The secretary’s thinly veiled barb toward China, by far Africa’s biggest trading partner for more than a decade, came as he pitched American-style capitalism and economic liberalization as the only way to move forward after “failed socialist experiments of years past” in numerous African countries. Pompeo touted investments by American companies such as Chevron, Coca-Cola and Citibank on the visit, which included stops in Senegal and Angola as well as Ethiopia.
The trip concluded without an announcement of any major deal or new initiative, and it deepened a sense among African politics watchers that U.S. policy has moved away from popular humanitarian programs and broad-based trade benefits to a near-
singular focus on economic competition with China.
Given the vast gap between Chinese and American economic investment in Africa, cuts to many of those humanitarian programs and the impending expiration of the U.S. government’s biggest trade-benefit program in Africa, the lack of a big-ticket announcement also seemed to underline how the Trump administration has shifted the U.S. government’s Africa policy toward the rhetorical as opposed to the tangible.
“The U.S. was and is a strong partner of Ethiopia,” said Abel Abate, an independent analyst in Addis Ababa. “But this talk of ‘true liberation’ is of course highly exaggerated.”
Chinese investment, mostly driven by state-owned banks and companies, greatly outweighs American flows, and millions of Africans, rich and poor, depend on the trade in Chinese commodities for a living. Highly visible infrastructure projects across the continent are financed by China.
U.S. government investment in Africa has tended more toward less flashy sectors such as health and education, and it totals in the billions of dollars every year. In his speech, Pompeo acknowledged a common truism that aid money is “very unlikely” to drive economic growth, but he said the United States would be with Africa “every step of the way” in a process of economic liberalization. He particularly emphasized entrepreneurs — “those people who are willing to go out and just crush it every day” — as his hoped-for beneficiaries of U.S. private investment.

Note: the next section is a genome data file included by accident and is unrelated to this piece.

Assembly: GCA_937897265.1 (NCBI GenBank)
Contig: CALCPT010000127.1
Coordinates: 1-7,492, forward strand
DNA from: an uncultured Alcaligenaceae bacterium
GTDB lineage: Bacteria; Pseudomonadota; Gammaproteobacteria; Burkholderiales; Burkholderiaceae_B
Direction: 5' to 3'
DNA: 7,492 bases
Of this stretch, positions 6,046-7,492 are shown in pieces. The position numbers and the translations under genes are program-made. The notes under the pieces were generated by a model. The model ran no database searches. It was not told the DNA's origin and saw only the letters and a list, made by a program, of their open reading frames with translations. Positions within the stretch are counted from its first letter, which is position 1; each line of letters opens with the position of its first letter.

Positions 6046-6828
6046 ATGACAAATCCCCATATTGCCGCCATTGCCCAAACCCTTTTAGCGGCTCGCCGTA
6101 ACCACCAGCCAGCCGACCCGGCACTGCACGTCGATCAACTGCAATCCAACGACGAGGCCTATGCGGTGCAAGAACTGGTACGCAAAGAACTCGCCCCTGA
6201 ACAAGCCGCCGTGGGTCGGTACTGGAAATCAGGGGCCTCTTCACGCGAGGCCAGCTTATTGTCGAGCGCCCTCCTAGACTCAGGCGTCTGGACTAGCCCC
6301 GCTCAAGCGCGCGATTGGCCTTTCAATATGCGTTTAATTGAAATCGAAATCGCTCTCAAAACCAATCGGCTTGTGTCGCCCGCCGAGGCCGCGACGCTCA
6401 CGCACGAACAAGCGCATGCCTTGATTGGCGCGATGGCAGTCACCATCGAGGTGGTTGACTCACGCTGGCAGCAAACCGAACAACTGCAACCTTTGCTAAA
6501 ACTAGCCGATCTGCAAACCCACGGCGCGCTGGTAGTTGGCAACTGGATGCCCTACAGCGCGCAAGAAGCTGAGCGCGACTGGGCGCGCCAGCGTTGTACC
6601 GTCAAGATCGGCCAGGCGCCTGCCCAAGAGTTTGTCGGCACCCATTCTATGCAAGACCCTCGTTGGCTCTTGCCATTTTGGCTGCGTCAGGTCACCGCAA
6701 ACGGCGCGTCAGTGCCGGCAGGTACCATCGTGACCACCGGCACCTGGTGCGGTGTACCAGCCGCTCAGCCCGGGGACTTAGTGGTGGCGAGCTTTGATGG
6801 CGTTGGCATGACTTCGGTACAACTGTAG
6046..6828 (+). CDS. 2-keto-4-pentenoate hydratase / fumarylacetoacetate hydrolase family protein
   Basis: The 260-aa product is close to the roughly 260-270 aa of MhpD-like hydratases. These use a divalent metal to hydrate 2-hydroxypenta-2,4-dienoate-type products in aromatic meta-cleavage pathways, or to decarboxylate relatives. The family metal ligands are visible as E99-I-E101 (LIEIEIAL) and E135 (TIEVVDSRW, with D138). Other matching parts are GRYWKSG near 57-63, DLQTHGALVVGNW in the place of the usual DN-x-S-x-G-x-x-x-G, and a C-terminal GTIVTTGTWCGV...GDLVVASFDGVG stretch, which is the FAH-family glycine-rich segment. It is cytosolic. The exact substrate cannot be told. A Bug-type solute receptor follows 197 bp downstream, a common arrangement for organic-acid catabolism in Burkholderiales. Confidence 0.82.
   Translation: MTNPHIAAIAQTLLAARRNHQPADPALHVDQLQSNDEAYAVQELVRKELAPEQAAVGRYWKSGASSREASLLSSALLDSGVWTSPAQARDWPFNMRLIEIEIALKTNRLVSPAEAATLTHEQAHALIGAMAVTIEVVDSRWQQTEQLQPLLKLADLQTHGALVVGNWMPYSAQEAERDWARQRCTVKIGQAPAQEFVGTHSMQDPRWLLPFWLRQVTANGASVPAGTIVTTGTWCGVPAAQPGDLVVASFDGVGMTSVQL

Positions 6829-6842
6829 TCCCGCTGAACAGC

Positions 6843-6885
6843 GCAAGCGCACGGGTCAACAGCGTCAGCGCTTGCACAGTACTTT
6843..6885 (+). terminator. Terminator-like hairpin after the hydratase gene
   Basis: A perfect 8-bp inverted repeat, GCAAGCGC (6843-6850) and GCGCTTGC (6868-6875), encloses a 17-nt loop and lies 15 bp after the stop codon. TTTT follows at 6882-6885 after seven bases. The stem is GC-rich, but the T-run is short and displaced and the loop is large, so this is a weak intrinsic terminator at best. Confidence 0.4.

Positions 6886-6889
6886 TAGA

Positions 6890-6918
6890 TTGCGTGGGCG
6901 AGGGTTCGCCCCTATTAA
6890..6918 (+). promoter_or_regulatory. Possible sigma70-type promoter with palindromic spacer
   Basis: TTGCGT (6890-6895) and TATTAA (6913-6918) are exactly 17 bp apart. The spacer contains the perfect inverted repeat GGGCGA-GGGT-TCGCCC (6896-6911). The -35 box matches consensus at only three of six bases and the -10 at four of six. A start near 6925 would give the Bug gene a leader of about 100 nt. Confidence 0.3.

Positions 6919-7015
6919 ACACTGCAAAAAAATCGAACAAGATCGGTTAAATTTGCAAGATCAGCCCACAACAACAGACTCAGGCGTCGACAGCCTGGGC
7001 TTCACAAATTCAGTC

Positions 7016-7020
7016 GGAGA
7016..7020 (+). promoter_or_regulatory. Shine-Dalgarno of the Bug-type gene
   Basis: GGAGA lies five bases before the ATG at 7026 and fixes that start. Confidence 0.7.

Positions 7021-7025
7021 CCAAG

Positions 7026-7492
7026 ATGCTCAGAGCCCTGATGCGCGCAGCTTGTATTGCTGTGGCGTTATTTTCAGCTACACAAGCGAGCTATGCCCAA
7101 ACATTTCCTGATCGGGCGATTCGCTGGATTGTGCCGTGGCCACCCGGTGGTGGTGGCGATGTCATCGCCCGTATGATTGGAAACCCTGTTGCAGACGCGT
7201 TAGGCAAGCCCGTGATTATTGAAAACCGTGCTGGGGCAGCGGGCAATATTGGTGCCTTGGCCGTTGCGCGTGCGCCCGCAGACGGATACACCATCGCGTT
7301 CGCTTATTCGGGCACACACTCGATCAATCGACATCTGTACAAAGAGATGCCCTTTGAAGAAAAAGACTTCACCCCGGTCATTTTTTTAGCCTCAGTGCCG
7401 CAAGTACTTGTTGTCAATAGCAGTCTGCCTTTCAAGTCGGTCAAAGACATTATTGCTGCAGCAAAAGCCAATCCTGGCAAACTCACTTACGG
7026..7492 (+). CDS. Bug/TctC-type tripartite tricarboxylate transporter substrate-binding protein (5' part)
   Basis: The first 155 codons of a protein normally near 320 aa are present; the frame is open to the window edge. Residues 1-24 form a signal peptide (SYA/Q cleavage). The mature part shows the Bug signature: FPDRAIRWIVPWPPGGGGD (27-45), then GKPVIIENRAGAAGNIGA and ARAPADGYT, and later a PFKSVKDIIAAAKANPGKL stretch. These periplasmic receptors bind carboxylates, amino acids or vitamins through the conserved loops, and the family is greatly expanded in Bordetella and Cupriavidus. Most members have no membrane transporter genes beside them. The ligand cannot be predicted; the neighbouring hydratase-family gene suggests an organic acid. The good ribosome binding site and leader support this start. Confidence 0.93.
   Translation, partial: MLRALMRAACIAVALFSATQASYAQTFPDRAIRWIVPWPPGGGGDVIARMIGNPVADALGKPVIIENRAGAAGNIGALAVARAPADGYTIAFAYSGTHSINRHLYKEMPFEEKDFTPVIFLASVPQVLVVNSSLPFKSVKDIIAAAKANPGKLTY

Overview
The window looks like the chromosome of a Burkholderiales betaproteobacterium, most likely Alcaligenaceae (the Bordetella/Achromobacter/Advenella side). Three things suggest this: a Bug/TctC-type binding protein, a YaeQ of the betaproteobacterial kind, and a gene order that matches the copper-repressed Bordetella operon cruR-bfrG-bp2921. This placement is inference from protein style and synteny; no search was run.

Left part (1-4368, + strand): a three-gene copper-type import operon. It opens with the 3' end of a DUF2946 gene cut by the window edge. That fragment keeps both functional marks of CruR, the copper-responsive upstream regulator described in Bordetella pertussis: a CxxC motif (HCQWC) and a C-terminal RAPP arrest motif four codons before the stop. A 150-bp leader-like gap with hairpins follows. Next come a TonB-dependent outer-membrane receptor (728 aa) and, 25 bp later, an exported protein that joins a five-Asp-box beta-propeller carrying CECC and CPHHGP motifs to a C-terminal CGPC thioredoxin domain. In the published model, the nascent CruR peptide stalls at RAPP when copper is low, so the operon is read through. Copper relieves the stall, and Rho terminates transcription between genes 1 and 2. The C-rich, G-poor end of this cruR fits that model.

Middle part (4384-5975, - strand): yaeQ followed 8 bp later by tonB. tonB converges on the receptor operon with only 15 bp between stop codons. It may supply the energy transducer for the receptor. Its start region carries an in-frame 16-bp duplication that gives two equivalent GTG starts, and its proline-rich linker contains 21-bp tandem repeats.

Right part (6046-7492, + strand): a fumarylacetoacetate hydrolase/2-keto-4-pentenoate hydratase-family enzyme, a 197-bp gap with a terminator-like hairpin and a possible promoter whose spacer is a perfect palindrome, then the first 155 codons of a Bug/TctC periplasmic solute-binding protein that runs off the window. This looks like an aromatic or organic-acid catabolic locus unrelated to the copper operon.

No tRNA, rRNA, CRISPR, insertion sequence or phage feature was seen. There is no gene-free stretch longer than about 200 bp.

In public remarks during his trip, Pompeo chose not to address China by name in most cases. But his juxtaposition of American and Chinese terms of engagement was stark and obvious, for the most part.
“When we come, we hire Angolans,” he said Monday at a meeting of business leaders in Luanda, the Angolan capital. “When we come to Angola, we show up with money that will benefit the Angolan people. . . . Not every nation that comes here to invest does that. There’s no political objective.”
One recent study on Chinese companies in Angola found that more than 70 percent of workers in construction and manufacturing projects were Angolan.
Recent decisions by the Trump administration have strained relationships with African governments, such as the imposition of visa bans on Nigerian, Tanzanian, Eritrean and Sudanese travelers, and the widely expected announcement of a drawdown of the U.S. military presence across an increasingly unstable swath of West Africa.
President Trump’s trade representative, Robert E. Lighthizer, recently announced the beginning of talks with Kenya on a free-trade agreement, but that would be the first in sub-Saharan Africa, where nearly 40 countries enjoy special trade benefits that are set to expire in 2025.
Meanwhile, top-level Chinese officials regularly travel to Africa, and nearly every African leader goes to China for an annual economic forum. Side-by-side comparison with China is a losing game for the Trump administration and one that risks alienating African leaders who resent the proposition that they have to choose sides, said Eric Olander, director of the China-Africa Project.
“The secretary and other senior U.S. officials need to start deflecting questions about the Chinese in Africa and instead focus on their own positive agenda for the continent if they want to be taken seriously,” he said.